Buy it

Follow music journalist Amanda Petrusich’s journey into the arcane world of 78s. Diving head first into the scene (and even the odd river when necessary) Petrusich encounters the extraordinary and often outlandish tribe of record collectors who have devoted their lives (and probably far too much of their disposable incomes) in search of the world’s rarest 78s. Full of weird and wonderful tales of obsession, it’s a thoroughly entertaining read from start to finish.
Buy it

It’s not all shiny record covers and pretty pictures in this list. Every so often it’s time to buckle down and get into some proper academic analysis. A modern history of records discussed as a social and cultural phenomenon, Vinyl goes to great lengths to root its theories in the real world, consulting with DJs, labels, record shops and collectors from around the world to get to the bottom of why we still can’t get enough of the black crack. For those of you worried about your addiction, also check out Kevin Moist’s Record Collecting as Cultural Anthropology, which goes some way to offering a psychological diagnosis of the “sickness” otherwise known as record collecting.
Buy it

Recently expanded for a second edition with a 10” vinyl thrown in, Jonny Trunk’s definitive guide to the art and aesthetic of library records, casting light on the shadowy world of throwaway TV musak that was never intended for commercial release. While the music has undergone a renaissance among adventurous diggers (Andrea Parker & Django Django among them), Trunk focuses here on the attractively utilitarian, modernist designs that informed the sleeves. The new edition features 625 covers from 230 labels (over double that of the first edition) and is also available in a limited slipcase edition.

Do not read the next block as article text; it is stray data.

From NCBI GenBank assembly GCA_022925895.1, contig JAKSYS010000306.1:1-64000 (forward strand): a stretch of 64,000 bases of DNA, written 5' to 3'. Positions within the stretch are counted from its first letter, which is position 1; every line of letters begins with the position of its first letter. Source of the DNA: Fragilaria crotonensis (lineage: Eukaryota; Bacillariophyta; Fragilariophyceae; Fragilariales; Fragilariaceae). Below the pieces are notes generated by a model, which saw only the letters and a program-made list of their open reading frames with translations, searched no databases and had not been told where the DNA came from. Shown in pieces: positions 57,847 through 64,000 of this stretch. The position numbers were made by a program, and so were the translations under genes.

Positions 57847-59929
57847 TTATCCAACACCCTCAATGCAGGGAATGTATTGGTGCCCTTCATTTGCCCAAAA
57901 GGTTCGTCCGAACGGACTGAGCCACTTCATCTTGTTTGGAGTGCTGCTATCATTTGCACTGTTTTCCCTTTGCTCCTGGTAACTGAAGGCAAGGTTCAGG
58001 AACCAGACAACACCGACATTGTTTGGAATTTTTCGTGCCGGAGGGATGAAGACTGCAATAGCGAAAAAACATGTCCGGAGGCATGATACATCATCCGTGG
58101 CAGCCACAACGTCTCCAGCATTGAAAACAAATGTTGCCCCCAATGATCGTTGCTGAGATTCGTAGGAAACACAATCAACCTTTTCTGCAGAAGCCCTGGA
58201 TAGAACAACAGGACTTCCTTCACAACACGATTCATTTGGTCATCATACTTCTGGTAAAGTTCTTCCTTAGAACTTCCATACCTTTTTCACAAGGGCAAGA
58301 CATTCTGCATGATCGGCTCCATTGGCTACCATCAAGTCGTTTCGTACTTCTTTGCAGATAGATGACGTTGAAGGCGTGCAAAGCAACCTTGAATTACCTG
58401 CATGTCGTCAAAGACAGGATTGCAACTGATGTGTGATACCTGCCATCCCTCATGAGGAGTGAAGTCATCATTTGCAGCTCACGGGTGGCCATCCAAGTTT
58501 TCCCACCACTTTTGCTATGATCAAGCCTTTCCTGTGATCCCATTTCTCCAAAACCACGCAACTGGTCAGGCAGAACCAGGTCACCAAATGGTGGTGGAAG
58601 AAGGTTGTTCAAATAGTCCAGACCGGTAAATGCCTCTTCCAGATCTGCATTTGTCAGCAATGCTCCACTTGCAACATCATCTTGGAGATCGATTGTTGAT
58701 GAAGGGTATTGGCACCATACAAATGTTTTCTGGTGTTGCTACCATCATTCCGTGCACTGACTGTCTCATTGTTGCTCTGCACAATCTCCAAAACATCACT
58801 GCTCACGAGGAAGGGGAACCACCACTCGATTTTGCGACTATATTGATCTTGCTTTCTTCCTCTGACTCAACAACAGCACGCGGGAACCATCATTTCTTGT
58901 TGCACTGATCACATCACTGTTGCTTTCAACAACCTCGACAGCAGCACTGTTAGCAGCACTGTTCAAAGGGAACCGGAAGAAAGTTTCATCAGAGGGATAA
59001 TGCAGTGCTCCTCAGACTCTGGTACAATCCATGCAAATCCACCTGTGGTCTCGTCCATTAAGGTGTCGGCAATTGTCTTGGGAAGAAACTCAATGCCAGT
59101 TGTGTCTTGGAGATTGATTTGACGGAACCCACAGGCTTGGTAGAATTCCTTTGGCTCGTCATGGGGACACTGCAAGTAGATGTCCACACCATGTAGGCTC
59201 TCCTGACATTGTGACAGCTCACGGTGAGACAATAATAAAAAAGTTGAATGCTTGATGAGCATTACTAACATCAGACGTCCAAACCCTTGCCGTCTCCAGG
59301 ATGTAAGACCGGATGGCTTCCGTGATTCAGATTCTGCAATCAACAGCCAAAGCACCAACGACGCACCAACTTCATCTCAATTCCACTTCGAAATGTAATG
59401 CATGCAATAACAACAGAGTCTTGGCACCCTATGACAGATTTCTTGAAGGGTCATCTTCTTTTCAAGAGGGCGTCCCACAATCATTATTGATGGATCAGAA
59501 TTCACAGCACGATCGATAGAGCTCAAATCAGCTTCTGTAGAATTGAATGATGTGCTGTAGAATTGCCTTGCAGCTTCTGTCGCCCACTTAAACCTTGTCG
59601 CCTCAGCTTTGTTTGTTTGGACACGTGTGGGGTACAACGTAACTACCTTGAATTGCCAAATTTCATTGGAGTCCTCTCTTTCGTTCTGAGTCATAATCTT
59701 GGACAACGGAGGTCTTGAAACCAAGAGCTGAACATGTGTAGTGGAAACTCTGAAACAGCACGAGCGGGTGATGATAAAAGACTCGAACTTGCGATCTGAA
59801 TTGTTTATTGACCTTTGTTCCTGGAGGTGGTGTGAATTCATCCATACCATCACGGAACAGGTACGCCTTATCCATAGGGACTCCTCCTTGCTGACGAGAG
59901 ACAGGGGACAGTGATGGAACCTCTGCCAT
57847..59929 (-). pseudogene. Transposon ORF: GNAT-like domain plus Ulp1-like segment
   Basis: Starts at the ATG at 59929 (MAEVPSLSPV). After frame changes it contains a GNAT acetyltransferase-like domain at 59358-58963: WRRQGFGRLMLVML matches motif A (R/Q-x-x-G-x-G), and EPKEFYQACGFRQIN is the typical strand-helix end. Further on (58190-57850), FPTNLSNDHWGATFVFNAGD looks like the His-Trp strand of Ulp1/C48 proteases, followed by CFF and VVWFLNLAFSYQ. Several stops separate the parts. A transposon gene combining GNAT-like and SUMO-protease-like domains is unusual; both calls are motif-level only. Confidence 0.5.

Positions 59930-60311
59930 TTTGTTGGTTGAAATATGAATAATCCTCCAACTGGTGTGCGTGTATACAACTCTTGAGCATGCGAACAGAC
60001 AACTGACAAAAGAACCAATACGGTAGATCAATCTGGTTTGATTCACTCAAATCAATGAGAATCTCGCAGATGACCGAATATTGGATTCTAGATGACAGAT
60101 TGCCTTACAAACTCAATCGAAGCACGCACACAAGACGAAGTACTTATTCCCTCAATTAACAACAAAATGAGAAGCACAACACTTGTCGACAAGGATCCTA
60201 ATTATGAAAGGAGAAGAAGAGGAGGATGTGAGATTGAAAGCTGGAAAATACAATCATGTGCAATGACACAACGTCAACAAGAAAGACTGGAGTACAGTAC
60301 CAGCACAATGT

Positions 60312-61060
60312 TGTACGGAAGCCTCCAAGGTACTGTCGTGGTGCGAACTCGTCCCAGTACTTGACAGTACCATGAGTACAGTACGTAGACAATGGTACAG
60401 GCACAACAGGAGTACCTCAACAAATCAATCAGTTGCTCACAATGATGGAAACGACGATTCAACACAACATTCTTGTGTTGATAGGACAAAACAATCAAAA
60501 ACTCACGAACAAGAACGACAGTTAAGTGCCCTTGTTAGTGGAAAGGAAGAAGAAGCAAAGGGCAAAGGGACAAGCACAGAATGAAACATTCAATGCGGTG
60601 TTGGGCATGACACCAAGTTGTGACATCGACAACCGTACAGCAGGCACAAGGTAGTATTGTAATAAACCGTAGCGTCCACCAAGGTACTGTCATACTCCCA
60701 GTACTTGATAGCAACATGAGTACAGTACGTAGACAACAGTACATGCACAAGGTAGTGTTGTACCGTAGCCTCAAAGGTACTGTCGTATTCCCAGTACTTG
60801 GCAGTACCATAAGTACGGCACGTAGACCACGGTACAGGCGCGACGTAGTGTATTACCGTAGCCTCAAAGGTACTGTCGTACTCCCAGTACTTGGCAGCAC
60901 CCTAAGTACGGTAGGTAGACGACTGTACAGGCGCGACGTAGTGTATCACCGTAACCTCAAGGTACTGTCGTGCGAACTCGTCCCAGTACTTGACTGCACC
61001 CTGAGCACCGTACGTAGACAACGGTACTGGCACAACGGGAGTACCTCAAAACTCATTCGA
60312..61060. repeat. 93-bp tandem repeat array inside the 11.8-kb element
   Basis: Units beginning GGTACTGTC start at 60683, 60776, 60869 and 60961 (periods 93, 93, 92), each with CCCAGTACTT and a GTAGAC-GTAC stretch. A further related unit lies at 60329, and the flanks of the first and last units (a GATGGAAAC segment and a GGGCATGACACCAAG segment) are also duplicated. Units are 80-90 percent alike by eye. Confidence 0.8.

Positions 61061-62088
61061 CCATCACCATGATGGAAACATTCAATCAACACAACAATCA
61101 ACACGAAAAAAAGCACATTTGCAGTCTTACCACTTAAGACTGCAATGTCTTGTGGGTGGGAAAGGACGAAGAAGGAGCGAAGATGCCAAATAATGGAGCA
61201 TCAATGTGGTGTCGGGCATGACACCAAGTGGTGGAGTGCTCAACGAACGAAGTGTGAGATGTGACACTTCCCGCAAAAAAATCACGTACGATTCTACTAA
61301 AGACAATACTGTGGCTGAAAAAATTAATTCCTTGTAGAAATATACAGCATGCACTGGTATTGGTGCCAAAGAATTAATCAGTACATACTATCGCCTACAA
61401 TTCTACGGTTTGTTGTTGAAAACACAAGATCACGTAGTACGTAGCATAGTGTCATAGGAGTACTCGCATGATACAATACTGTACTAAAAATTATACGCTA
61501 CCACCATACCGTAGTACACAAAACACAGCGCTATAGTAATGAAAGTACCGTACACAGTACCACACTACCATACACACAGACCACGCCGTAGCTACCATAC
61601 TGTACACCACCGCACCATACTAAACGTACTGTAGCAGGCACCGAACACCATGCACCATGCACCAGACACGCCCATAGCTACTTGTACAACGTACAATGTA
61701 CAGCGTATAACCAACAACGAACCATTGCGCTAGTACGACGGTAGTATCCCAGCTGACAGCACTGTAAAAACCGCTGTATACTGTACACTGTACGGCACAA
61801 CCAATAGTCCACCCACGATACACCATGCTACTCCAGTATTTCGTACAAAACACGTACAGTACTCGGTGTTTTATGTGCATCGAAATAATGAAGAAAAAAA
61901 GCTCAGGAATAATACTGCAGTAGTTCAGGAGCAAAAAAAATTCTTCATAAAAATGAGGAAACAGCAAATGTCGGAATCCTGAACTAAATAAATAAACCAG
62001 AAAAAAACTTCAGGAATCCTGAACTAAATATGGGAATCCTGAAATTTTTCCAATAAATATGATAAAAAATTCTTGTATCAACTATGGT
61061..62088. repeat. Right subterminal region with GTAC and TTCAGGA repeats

Buy it

A prime of example of a book you can judge by its cover, Taschen’s 1000 Record Covers is an encyclopaedia of the LP sleeve from the ’60s to the ‘90s, delivering exactly what it promises at great value (about 12p a sleeve). For those with a more specific eye, the publisher has follow ups that home in on jazz, funk & soul covers, while those who want to dig even deeper should check out Thames & Hudson’s label specific jazz covers collections. Needless to say Reid Miles’ Blue Note archive steals the show.
Buy it

For as long as records have been back on the public agenda, people have been photographing independent record shops to preserve something of a culture being sucked down the online rabbit hole. With a nod towards books like Last Shop Standing and Old Rare New: The Independent Record Shop, we’ve plumped for Bernd Jonkmanns Record Stores for breadth of coverage, surveying 190 stores across 5 continents and the characters within, not least the 92 yr old whose been running a sop in Japan for over eight decades.
Buy it